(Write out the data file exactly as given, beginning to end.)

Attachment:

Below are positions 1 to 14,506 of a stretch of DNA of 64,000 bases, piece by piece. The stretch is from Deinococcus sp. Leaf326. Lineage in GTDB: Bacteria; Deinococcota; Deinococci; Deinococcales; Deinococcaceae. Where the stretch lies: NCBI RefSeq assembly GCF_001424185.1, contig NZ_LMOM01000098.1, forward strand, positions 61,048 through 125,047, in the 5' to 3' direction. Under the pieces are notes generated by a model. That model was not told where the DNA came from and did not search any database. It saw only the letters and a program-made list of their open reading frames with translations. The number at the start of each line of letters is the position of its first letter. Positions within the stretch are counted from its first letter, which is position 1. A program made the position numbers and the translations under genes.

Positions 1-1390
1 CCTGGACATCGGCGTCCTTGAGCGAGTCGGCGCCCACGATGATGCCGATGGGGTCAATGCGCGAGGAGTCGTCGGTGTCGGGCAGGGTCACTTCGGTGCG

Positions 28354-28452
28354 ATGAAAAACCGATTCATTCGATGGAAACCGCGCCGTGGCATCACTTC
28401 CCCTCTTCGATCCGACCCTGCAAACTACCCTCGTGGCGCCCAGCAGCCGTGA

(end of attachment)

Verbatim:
Below are positions 1 to 14,506 of a stretch of DNA of 64,000 bases, piece by piece. The stretch is from Deinococcus sp. Leaf326. Lineage in GTDB: Bacteria; Deinococcota; Deinococci; Deinococcales; Deinococcaceae. Where the stretch lies: NCBI RefSeq assembly GCF_001424185.1, contig NZ_LMOM01000098.1, forward strand, positions 61,048 through 125,047, in the 5' to 3' direction. Under the pieces are notes generated by a model. That model was not told where the DNA came from and did not search any database. It saw only the letters and a program-made list of their open reading frames with translations. The number at the start of each line of letters is the position of its first letter. Positions within the stretch are counted from its first letter, which is position 1. A program made the position numbers and the translations under genes.

Positions 1-1390
1 CCTGGACATCGGCGTCCTTGAGCGAGTCGGCGCCCACGATGATGCCGATGGGGTCAATGCGCGAGGAGTCGTCGGTGTCGGGCAGGGTCACTTCGGTGCG

Positions 28354-28452
28354 ATGAAAAACCGATTCATTCGATGGAAACCGCGCCGTGGCATCACTTC
28401 CCCTCTTCGATCCGACCCTGCAAACTACCCTCGTGGCGCCCAGCAGCCGTGA